Calgary Flames

An early assessment of the Calgary Flames’ defensive pairings

Following the offseason and the departure of Mark Giordano, the Calgary Flames defence entered unknown territory, and it was looking like it would be one of the weaker parts of the team. Now that there is a bit of a sample size between the preseason and first two games, let’s break down how the defence has fared so far.

In order to ensure the pairings listed are comparable, each pairing must have shared at least 30 minutes of playtime together at 5v5 in the preseason and 20 minutes in the regular to be included below. Of course, the data is limited, but it at least gives a starting point to see how the new-look defence corps is doing. Data is from NaturalStatTrick taken at 5v5.

Preseason pairings

Rasmus Andersson and Noah Hanifin349.3761.3571.4364.35
Nikita Zadorov and Rasmus Andersson530.7728.0016.6720.60
Erik Gudbranson and Oliver Kylington245.3136.1125.0037.00
Chris Tanev and Oliver Kylington567.3978.9557.1477.84
Chris Tanev and Nikita Zadorov456.7639.3958.3358.45

Regular season pairings

Erik Gudbrandson and Juuso Valimaki274.0087.5090.0086.05
Rasmus Andersson and Noah Hanifin262.1266.6750.0059.29
Chris Tanev and Nikita Zadorov244.2350.0040.0034.20

What’s working for the Flames defence

Right off the bat, it’s easy to see what’s going right. For starters Erik Gudbranson has been playing much better alongside Juuso Valimaki than he was when playing with Kylington during the preseason. Valimaki moved around a lot during the preseason and didn’t stick in one truly meaningful pairing throughout it.

But this matchup with Gudbranson seems to be working for the best of both of them as they’ve managed to be our strongest statistical pairing of the first two games, which is definitely a surprise so far. There’s zero chance these two will keep these underlying numbers going for long, but they currently boast the highest expected goals for and lowest expected goals against total as a pairing, meaning they’ve been good in both ends of the ice. If this trend continues at even a fraction of this absurdly great start, then this is a pairing no one expected yet will pay huge dividends for the Flames.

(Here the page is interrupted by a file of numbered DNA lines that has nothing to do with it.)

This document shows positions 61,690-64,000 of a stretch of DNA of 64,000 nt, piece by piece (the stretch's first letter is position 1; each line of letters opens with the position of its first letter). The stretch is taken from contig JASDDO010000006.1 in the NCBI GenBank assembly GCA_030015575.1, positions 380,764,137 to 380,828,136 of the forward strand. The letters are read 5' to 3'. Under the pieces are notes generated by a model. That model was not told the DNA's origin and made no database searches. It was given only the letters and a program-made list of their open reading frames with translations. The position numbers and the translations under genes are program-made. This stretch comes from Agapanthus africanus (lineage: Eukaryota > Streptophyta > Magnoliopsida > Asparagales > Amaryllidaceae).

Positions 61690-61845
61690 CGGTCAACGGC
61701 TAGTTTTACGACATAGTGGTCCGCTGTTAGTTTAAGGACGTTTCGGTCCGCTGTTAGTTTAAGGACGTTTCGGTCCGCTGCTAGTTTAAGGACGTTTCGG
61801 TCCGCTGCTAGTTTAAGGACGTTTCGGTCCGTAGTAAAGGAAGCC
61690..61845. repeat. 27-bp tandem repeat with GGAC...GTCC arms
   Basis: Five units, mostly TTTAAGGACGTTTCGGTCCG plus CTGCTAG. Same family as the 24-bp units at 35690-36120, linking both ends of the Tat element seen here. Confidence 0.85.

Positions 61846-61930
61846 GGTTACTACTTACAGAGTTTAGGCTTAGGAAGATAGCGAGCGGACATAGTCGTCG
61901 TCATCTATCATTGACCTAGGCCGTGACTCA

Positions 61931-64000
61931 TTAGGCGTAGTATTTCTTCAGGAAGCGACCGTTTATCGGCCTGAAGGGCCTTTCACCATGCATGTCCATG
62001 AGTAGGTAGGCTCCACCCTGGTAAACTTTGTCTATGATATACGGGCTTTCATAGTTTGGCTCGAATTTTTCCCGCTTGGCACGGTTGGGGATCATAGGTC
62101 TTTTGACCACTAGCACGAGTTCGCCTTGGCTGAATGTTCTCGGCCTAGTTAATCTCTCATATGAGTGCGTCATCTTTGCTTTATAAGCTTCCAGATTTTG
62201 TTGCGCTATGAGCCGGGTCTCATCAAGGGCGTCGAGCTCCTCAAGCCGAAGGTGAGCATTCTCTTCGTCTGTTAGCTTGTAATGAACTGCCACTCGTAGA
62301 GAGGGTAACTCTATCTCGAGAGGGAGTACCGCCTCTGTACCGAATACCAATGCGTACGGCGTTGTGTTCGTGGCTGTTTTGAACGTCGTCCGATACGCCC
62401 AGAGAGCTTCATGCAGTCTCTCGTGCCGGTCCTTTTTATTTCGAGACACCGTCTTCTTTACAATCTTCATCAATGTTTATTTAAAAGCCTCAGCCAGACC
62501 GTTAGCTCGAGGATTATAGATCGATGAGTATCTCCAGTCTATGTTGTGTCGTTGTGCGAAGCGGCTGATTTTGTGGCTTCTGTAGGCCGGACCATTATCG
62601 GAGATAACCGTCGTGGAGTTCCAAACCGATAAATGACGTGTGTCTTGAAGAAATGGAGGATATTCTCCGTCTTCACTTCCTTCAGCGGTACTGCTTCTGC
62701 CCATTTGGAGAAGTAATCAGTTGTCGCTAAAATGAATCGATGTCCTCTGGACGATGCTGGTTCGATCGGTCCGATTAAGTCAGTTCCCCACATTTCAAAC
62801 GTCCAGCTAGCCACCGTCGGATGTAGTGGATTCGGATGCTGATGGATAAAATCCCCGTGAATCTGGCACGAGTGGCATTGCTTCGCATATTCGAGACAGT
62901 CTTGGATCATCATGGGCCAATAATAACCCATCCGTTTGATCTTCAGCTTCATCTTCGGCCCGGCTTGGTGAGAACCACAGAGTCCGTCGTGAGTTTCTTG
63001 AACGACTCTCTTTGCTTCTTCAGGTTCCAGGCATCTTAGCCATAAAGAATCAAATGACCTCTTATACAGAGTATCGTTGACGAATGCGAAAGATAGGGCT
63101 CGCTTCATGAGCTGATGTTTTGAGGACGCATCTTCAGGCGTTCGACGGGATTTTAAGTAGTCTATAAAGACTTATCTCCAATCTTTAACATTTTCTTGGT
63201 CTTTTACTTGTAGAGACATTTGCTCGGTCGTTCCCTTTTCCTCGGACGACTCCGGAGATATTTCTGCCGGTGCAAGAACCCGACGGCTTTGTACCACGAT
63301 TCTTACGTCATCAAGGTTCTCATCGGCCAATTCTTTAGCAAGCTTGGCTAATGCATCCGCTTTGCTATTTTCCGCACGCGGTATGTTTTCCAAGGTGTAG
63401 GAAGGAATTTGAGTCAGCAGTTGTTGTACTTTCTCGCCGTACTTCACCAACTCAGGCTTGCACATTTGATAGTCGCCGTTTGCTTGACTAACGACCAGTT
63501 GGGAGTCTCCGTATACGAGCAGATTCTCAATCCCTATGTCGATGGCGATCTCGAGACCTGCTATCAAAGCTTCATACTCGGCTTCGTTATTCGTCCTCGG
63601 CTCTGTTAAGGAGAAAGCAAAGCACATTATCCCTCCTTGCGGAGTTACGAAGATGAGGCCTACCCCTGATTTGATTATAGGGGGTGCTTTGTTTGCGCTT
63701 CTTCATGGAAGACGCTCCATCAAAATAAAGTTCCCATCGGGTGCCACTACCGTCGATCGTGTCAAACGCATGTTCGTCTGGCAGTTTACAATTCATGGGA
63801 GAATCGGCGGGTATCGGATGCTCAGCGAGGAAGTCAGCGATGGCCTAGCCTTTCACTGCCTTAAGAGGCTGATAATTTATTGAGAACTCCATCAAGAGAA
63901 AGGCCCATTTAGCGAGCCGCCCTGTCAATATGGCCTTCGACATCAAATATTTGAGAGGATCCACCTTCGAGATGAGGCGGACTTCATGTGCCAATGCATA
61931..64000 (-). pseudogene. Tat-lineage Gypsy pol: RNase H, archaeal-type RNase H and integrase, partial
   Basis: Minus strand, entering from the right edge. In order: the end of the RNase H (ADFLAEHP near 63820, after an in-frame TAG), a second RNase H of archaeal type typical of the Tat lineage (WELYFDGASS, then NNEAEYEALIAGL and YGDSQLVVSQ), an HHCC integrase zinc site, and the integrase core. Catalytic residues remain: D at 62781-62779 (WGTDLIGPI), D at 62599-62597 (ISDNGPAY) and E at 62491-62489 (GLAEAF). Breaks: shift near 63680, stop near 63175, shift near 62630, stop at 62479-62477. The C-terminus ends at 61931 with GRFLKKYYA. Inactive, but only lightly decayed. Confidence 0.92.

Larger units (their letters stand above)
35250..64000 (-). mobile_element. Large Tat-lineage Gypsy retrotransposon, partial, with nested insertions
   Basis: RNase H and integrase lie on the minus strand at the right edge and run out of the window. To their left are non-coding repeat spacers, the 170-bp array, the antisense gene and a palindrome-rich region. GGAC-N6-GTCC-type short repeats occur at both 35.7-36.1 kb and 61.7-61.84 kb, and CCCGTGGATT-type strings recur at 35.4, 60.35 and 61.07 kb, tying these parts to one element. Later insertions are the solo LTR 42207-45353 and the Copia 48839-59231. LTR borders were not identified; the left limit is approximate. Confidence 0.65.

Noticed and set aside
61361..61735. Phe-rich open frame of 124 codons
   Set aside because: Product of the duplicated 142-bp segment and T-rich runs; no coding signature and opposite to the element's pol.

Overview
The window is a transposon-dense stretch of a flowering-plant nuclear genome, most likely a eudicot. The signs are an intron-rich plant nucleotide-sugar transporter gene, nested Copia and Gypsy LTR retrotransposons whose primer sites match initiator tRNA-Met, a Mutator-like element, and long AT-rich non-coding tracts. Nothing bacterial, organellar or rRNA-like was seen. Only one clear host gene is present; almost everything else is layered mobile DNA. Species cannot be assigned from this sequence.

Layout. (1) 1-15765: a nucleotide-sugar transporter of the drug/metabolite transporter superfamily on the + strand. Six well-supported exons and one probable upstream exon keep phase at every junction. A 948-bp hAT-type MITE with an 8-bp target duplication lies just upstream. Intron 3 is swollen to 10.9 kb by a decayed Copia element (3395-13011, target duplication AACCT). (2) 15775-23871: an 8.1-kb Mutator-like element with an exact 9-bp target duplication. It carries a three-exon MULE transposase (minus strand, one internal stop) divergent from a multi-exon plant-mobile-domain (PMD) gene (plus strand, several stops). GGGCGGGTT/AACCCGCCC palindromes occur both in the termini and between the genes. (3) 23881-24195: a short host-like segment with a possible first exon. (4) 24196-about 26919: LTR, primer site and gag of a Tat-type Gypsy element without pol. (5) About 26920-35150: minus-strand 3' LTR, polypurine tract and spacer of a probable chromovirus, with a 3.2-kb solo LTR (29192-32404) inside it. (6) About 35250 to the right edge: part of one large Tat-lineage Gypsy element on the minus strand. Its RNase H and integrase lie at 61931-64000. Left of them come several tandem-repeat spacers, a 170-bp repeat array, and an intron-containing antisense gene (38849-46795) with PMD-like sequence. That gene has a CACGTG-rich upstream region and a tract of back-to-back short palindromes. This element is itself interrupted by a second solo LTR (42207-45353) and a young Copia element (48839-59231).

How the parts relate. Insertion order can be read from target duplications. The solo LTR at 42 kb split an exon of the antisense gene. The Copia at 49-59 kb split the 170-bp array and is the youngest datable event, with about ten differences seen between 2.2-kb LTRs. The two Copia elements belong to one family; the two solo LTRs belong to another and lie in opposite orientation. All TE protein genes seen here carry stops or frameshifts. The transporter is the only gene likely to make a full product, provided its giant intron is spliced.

Andersson and Hanifin have also spent the majority of their time playing together. With both their regular season and preseason play being somewhat consistent. They’ve seen an increase in total scoring chances while on the ice but have seen a decrease in high-danger chances and actual goals between the preseason and regular season. They’ve also seen some improvement as a pairing compared to what they did together last year, which is good to see at this early stage of the season, especially for Andersson. You can also expect this pairing to maintain their early success far more than the previously mentioned pairing of Gudbranson and Valimaki.

What’s not working from the backend

This is simple: Nikita Zadorov.

Zadorov has brought down each of the pairings he’s played serious minutes on. Tanev and Zadorov have easily been the worst pairing on the ice in the regular season. These two also didn’t perform well in the preseason together, and seem to have only gotten worse over time.

With how poor those two are playing together it seems odd that Sutter has chosen to keep Tanev and Zadorov together at all. Tanev and Kylington worked much better together in their five preseason appearances. Yet, Kylington has once again been relegated to the bench.

Flames fans have long been asking for more of Kylington, and while his time in the preseason with Erik Gudranson didn’t do him any favours, it seems like it might be the right move to try pairing him with Tanev again. It’s been an uphill battle for Kylington to get regular icetime, but the stats truly back up the fact that he deserves it this season more than ever before.

Dealing with the defence

Despite this rocky start for Tanev and Zadorov, the Flames have so far looked decent behind the blue line as a team. It’s gone better than most would have expected, and Calgary turned a suboptimal situation into a respectable outcome so far. That said, there’s more optimization left that can be done, but at least the defence is a lesser area of concern than it once was prior to the start of the season.

The Flames have a couple of pairings that have worked well so far, and one that doesn’t at all. Better yet, the solution to the problem seems obvious and we’ll find out soon enough if Sutter feels the same way. If the defence continues playing at this level, winning games should come a bit easier as soon as the Flames figure out how to finish on the other end of the ice.

Photo by Sergei Belski-USA TODAY Sports.

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